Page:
21 September 1955
Greetings from the U.S.S. Ticonderoga, CVA 14, the pride of the U.S. Navy. We’ve just sneaked back into Norfolk Harbor, after intermittently pursuing & being pursued by good old "Ion." She passed right over Norfolk, but as usual there are 3,000 different versions as to the extent of damage, or lack of it.
We are now three days behind schedule on loading supplies, & everything is in mass confusion—we need three hundred men to load them on board; we were given 227; of these, many are married & have families in Norfolk & are anxious to see how they rode out the storm. We are still anchored out, waiting for a pier to be opened to us. Then the fun will really start!
Speaking of storms, I was fascinated by the rough seas we battled for two days. I’ve never seen anything like it—waves as big as hills; mountains & valleys forming & disappearing in an instant. Some of them appeared to be leaping for the sky, only to fall back upon themselves in a cloud of spray. Very impressive, though I was told that it could (& did) get worse.
Aside from feeding of our regular crew of 3,000 today, plus all the confusion, we are having 200 civilians on board to dedicate a new 30 cent stamp to Robert E. Lee. Why in God’s green Earth they should pick the Ticonderoga for such an honor is completely beyond me. The battle of Fort Ticonderoga was fought in the Revolutionary War, not the Civil, & it took place in New York, not Dixie. The "Mississippi" is in port—why couldn’t they use her? Ah, well…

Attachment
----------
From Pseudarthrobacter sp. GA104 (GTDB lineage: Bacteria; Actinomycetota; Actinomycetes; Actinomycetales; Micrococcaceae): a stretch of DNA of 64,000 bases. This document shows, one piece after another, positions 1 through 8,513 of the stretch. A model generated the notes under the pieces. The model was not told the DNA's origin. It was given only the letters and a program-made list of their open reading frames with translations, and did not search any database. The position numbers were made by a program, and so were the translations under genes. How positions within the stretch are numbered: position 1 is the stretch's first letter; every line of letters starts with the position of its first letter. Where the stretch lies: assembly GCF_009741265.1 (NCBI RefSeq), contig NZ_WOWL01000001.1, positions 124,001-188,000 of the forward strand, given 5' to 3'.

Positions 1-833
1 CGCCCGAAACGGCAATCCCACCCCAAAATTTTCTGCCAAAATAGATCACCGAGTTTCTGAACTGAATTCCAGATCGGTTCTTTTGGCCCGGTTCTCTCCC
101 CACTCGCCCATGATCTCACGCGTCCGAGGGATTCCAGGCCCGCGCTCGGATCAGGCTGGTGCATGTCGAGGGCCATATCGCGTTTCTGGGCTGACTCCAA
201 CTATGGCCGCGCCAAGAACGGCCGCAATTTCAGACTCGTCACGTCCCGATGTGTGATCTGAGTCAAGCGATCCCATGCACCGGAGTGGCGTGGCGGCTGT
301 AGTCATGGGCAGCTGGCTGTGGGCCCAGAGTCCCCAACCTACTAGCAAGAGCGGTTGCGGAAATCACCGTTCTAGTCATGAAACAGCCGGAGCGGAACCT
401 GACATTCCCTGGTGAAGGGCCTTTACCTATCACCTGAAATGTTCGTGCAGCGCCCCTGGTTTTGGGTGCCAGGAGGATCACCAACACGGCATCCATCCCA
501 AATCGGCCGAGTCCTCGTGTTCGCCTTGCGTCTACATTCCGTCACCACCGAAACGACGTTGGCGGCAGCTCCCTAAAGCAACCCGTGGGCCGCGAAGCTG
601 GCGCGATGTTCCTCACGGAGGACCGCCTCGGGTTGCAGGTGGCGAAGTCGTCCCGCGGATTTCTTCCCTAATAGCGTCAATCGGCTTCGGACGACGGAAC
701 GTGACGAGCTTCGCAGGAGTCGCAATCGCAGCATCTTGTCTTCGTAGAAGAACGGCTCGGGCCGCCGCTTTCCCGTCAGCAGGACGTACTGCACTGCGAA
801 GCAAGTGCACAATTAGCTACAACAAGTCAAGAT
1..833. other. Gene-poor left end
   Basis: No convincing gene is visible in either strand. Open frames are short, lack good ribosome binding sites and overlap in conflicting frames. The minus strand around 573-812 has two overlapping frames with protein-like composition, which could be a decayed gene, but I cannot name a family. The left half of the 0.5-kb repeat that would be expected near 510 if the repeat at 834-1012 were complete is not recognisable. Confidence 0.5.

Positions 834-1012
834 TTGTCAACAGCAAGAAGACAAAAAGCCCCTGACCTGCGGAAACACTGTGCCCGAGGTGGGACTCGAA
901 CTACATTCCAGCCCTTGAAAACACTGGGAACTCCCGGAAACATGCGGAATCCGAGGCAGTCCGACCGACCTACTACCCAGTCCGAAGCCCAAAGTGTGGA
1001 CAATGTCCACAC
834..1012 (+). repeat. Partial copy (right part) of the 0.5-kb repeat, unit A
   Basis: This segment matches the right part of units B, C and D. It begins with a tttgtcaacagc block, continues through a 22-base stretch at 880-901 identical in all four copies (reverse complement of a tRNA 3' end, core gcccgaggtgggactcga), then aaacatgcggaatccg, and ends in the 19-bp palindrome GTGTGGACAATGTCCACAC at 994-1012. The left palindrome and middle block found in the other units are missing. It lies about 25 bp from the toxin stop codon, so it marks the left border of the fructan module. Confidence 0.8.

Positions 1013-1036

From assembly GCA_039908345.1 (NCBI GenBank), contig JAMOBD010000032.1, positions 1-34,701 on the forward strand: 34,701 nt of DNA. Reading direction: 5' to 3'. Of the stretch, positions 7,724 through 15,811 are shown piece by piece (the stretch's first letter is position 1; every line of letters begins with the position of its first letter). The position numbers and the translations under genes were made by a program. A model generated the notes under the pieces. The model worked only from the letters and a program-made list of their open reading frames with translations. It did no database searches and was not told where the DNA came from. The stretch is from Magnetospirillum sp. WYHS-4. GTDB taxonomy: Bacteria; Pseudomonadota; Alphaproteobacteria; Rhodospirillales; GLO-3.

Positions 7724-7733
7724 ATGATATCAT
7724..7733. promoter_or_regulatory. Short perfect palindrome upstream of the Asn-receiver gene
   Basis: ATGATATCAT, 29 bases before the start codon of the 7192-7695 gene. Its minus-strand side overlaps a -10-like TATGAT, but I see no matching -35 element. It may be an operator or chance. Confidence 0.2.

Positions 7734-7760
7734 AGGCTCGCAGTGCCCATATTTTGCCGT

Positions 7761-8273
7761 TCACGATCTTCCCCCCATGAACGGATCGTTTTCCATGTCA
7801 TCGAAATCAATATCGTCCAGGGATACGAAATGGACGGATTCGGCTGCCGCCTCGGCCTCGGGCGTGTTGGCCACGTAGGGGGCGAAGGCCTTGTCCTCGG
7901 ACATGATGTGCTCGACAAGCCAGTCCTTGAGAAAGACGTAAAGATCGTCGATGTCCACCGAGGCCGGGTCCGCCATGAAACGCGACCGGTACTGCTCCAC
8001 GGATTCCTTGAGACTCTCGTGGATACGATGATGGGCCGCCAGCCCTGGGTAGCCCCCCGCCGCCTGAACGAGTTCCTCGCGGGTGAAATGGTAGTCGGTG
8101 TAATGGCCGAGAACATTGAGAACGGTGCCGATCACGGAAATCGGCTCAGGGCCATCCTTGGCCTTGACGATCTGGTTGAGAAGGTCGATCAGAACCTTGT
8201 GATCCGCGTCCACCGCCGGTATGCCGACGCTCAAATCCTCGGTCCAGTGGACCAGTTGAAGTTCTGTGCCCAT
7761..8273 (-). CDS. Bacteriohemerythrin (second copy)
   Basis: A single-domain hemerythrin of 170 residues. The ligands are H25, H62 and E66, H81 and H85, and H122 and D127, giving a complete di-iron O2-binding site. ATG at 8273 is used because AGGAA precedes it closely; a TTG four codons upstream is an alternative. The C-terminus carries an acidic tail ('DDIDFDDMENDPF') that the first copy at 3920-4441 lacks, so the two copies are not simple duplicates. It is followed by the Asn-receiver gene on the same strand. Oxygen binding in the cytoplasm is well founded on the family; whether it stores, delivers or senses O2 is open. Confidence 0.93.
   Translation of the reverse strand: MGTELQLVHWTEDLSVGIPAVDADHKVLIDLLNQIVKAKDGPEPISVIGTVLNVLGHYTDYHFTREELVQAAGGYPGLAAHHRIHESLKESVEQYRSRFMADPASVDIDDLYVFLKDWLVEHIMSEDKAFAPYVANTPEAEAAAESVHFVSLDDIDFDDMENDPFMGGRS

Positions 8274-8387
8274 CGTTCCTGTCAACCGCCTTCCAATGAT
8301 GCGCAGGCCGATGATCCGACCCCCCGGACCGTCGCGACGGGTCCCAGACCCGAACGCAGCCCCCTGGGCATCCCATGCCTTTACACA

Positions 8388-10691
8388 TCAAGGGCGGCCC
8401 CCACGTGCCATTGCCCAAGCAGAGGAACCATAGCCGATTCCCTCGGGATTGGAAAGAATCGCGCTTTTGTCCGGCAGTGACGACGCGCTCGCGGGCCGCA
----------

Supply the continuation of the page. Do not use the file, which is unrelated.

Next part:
At two o’clock this afternoon I’m looking forward to receiving three shots prior to the Med Cruise. I hate, loathe, abominate, & abhor needles; always have & always will. I suppose a pound of prevention is worth an ounce of typhus, but I’d just as soon forget the whole thing!
It is now 8:00 the same night, & happily the ordeal of the needles was put off in the chaos.
Imagine, if you can, having 9 freight cars of food to bring on board & store. God knows what will happen when we go to the Med.
The brownies came today, much to the delight of yours truly & the Supply Department of the U.S.S. Ticonderoga. They are very good, though had been smashed & crumpled in the process of shipping. The tin came through with flying colors, & is an ingenious little gadget. I’ll probably be able to call home tomorrow night.
Do you realize, Dad, that I will not have seen you for almost two years? Now, don’t go blaming anyone—it couldn’t be helped, but I would like to have seen you. Oh, well, you’ll still be the same--& don’t give me any of that "your old man isn’t getting any younger" routine—you aren’t even half-way through middle age yet.
Another batch of papers came with the cookies—sure hope I can recognize Rockford when I see it again. So, with your kind permission, I will close now & read them. Until later, I am